Central City, New Orleans
Central City is a neighborhood of the city of New Orleans. It is located at the lower end of Uptown, just above the New Orleans Central Business District, on the "lakeside" of St. Charles Avenue. A subdistrict of the Central City/Garden District Area, its boundaries as defined by the City Planning Commission are: MLK Boulevard, South Claiborne Avenue and the Pontchartrain Expressway to the north, Magazine, Thalia, Prytania and Felicity Streets and St. Charles Avenue to the south and Toledano Street, Louisiana Avenue and Washington Avenue to the west. This old predominantly African-American neighborhood has been important in the city's brass band and Mardi Gras Indian traditions.
Second line parade in Central City, 2009
|Planning District||District 6, Central City|
|• Total||1.41 sq mi (3.7 km2)|
|• Land||1.41 sq mi (3.7 km2)|
|• Water||0.00 sq mi (0.0 km2)|
|Elevation||0 ft (0 m)|
|• Density||4,600/sq mi (1,800/km2)|
|Time zone||UTC-6 (CST)|
|• Summer (DST)||UTC-5 (CDT)|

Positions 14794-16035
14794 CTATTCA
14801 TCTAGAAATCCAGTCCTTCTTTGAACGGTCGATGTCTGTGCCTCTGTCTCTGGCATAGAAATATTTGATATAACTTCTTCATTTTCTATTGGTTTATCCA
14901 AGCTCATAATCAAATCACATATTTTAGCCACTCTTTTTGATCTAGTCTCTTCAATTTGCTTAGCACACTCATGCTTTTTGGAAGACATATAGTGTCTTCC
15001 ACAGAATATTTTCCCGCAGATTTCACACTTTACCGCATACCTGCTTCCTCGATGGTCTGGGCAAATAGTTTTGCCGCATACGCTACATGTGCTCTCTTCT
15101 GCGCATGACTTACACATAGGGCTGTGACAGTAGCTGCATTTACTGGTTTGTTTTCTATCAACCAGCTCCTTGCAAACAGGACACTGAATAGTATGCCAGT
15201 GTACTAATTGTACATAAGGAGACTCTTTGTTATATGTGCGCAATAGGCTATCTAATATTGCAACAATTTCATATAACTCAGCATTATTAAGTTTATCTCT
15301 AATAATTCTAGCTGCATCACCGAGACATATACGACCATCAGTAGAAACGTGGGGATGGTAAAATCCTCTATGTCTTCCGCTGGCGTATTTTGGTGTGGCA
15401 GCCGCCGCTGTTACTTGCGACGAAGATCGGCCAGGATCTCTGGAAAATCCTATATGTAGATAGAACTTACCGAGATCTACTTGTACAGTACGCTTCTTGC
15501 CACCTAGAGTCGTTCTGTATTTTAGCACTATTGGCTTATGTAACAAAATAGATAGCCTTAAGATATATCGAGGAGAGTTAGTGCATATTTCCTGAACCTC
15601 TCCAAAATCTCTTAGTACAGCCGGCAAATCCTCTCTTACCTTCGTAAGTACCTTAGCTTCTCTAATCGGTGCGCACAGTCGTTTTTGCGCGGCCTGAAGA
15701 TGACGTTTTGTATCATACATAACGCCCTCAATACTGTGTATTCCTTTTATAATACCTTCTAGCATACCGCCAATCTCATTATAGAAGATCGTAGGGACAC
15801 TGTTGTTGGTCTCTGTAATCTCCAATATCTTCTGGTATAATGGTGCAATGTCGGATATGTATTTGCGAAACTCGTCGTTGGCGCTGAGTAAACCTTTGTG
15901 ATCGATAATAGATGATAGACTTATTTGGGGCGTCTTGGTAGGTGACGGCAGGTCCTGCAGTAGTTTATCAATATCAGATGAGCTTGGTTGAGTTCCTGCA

The area closest to Saint Charles Avenue developed first, in the first half of the 19th Century, booming with the opening of the New Orleans & Carrollton Railway, which became the St. Charles Avenue Streetcar line. The opening of the New Basin Canal at the neighborhood's lower end contributed to the area's development as a center of commerce and a working class residential area, attracting many Irish, Italian, and German immigrants. After the American Civil War many African Americans from rural areas settled in this part of the city. By the 1870s, the urbanized area extended back to Claiborne Avenue. Dryades Street in this area was a neighborhood commercial district by the 1830s. In 1849 the public Dryades Market was built, and served as an anchor for almost 100 years. The commercial district thrived in the first half of the 20th century, becoming the city's largest commercial district patronized by African Americans during the Jim Crow law era and a major hub for the Uptown African American community, overtaking the older South Rampart Street area in importance. At its height in the years after World War II, the Dryades Street district boasted over 200 businesses, with businesses owned primarily by Jews and some African Americans.